3.22.2010 - 9.23.2010 Project Leader: Molly Downer email: firstname.lastname@example.org Phone: 208-608-6330 PO Box 129 2D McKey Building Albright Avenue Grand Canyon, AZ 86023
It has been a while since posting here. Weekly duties are getting harder and harder to keep up with. We have much to report. Meredith came for a site visit and we ended up taking her to the North Rim because the vegetation department was having a meeting over there. The North Rim was beautiful, we went to the meeting and did a day of maintenence around the admin building. We pulled invasives, planted some salvaged plants, and watered them in. We met with Meredith and gave our mid-season presentation to her at our campsite. It was a good week, nice to be out of project sites and working on something different. After our north rim visit, we decided to turn our mid-season presentation into a public presentation. Camie made a flyer to post in various places around the park to let the public know. It was beautifully illustrated with oil pastels. Christine and Camie decided to make a video for their portion and it turned out great, it was very professionally done. We had several techincal issues that we gracefully overcame with a little persistence. We had 10 attendees, mostly some friends from the interpretation department and some veg people.
I have compiled a rough estimate of some of the work we have completed from March-June at GCVC.
3,876 plants in the ground (including two weeks of 30 SCA spring break volunteers helping) in planting sites P5, P6, P9, P11, and P10
362 plants salvaged from the dump (mostly globe mallow) + 16 plants salvaged from the new parking lot area plus a lot of duff salvaged for future plantings
59,538 invasives pulled from restorations sites at GCVC
14 volunteer groups worked with - mostly ACE teams and GCY groups
Those numbers don't include the majority of our work: watering. Our watering hours are usually two full 10 hour days per week and sometimes 3 days depending on how dry it is.
The irrigation system seems to be in working order now... for the most part. Some areas are getting repairs done, some of the irrigation is underground and when we plant things, go figure, we hit underground pipes sometimes. I think the next contractor to put in irrigation here is doing it completely underground... glup. Any suggestions on how to not hit the lines and break our equipment?
We did a large planting with almost everybody in the vegetation department at the end of July after a big rain. It was great to feel supported by the staff and volunteers here. They did a great job, and our site looks wonderful. So we finished planting P10, B10, and B11 (B means basin) and have started caging it.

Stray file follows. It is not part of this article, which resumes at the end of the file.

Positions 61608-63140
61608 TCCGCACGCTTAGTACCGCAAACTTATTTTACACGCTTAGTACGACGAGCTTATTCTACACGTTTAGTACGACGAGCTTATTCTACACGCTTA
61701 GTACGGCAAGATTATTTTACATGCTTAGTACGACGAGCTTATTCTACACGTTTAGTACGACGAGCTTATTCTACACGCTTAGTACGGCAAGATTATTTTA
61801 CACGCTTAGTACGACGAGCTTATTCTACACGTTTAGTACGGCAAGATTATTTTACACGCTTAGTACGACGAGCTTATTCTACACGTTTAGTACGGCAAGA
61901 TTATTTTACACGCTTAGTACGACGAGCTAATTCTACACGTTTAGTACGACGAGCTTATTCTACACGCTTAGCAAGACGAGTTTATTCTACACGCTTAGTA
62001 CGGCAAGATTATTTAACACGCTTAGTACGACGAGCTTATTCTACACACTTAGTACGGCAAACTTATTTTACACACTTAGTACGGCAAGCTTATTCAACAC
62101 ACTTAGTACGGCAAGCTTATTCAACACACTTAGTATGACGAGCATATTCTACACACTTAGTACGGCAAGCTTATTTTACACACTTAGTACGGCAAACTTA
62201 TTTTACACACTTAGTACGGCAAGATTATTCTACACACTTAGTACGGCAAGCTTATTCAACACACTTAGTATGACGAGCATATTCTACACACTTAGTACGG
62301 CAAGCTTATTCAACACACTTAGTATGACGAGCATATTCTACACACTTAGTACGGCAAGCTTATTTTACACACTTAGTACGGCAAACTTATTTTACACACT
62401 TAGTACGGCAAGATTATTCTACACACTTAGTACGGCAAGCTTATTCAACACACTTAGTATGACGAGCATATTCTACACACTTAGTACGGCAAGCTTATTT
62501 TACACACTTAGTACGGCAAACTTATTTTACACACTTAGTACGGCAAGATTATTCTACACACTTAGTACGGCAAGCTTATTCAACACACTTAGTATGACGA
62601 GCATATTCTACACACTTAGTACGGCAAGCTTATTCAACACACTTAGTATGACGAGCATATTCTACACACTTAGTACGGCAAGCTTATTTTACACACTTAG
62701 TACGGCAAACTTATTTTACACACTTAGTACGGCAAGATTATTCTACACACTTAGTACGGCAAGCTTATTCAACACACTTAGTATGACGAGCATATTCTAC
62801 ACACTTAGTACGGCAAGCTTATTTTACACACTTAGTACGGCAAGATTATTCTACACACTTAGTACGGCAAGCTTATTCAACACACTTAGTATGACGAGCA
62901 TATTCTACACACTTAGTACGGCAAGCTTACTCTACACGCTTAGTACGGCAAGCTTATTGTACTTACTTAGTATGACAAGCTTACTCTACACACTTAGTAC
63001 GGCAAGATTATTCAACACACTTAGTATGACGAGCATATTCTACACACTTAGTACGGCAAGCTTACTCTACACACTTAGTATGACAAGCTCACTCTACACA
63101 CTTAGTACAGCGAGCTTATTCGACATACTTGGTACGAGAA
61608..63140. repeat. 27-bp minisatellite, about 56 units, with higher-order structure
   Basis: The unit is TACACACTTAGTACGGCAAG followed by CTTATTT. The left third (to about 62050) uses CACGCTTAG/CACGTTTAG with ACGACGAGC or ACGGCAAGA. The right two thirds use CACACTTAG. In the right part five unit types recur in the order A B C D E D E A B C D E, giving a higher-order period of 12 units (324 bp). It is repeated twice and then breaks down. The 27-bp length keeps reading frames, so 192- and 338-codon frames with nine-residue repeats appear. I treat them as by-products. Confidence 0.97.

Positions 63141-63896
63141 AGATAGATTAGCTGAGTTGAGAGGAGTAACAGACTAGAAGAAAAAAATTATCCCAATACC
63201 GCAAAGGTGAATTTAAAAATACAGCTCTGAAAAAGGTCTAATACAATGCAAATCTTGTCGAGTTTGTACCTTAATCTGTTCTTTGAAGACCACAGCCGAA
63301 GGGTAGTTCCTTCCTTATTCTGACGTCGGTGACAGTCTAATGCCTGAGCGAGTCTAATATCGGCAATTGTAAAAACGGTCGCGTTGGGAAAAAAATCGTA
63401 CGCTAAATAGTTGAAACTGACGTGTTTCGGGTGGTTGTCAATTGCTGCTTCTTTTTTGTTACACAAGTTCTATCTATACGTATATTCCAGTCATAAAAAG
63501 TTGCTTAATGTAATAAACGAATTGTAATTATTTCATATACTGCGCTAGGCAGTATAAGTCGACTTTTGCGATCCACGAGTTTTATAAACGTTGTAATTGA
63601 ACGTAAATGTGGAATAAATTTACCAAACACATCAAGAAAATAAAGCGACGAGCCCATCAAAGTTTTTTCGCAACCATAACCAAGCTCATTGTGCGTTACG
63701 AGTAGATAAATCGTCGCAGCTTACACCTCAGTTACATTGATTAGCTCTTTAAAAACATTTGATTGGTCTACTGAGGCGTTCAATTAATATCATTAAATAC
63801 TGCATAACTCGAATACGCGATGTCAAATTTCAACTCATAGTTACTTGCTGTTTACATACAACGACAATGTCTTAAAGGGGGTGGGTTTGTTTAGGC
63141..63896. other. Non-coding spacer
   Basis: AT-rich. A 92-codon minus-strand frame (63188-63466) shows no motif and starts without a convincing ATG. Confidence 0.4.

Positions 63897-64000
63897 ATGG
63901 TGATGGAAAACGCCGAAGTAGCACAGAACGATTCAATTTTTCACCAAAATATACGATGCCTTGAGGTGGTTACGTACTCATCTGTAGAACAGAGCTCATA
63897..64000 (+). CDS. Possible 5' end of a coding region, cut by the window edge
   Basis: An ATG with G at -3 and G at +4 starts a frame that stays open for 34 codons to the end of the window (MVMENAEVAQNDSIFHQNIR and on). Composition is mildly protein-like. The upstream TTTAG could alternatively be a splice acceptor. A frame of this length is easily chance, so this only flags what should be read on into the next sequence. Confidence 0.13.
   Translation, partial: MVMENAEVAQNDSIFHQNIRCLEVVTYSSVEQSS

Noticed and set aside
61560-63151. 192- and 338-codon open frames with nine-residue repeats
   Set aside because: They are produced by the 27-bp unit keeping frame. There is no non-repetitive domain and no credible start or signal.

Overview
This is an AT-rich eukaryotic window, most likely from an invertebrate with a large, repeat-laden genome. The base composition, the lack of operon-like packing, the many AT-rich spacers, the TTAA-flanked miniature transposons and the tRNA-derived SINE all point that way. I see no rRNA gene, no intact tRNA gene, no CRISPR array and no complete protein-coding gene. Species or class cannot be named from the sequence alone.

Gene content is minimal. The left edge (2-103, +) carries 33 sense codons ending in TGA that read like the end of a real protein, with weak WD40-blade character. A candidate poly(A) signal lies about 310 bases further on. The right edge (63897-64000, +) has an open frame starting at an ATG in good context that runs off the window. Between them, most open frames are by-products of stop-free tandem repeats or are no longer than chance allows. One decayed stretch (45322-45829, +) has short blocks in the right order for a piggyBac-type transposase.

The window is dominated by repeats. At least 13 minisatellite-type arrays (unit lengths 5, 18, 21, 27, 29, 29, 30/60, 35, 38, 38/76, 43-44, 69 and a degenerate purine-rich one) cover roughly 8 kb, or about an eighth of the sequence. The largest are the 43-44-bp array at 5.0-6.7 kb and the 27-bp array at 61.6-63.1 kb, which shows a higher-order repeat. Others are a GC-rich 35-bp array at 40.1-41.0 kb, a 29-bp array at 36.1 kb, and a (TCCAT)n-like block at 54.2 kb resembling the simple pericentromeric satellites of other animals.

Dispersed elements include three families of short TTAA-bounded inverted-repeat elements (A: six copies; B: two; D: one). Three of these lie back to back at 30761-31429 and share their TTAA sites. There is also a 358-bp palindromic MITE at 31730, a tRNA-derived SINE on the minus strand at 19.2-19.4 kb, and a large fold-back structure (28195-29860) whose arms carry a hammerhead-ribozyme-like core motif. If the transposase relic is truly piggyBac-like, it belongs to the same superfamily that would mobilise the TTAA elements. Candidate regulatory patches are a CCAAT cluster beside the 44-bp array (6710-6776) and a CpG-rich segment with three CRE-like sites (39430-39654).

With the help of GCT and ACE volunteers we started planting P7 this past week. Already we have close to 1,000 plants in that site with a few hundred to go. Not to mention caging, seeding, duffing, and invasive pulling. I took some pre-planting pictures of P7 and they are below (post-invasive removal). I will post the post-planting pictures when we are done.
The last couple weeks we have also been focusing on getting high priority invasives out of our sites, namely russian thistle or tumbleweed. Over 1500 russian thistle pulled... ugh. They are everywhere.
Special Note: The endemic species present in part of our site: Tusayan Flameflower is blooming right now. Last year they transplanted some of it to an island in one of our parking lots and it seems to have survived to bloom again!
The team is now planning the plantings around the new bathrooms... totally glamorous. It is definately high visibility because everyone who comes to the grand canyon will be using these state of the art bathrooms just seconds away from the rim. We have some girls on the team who are interested in landscaping and are excited about the project. Jan Busco usually does the plans for us, but this time we will make the plans and hopefully we can get the plants in the ground before they all leave otherwise the next team will get to plant it.
The rains have given us a much needed rest from watering. We have been able to focus on planting, caging, etc. And they bring in the cooler temperatures for the afternoons which is really nice.
The "Orange Grove" is getting moved out and planted finally!!! For those who aren't regular subscribers to our postings, the orange grove is about 30 salvaged pinyon and juniper trees in boxes that have been waiting to get in the ground since last fall. Christine has been their caretaker for the past few months and has monitored them for bark beetle, watered, and blessed them. They are healthy and finally going in the ground.
Today the construction crew started demolition on the Pinyon-Juniper stand that is to become a parking lot... it was sad to see. Some of those trees were over 100 probably even 200 years old. But we move on, and plant even more.
Well that is all for now. More soon hopefully.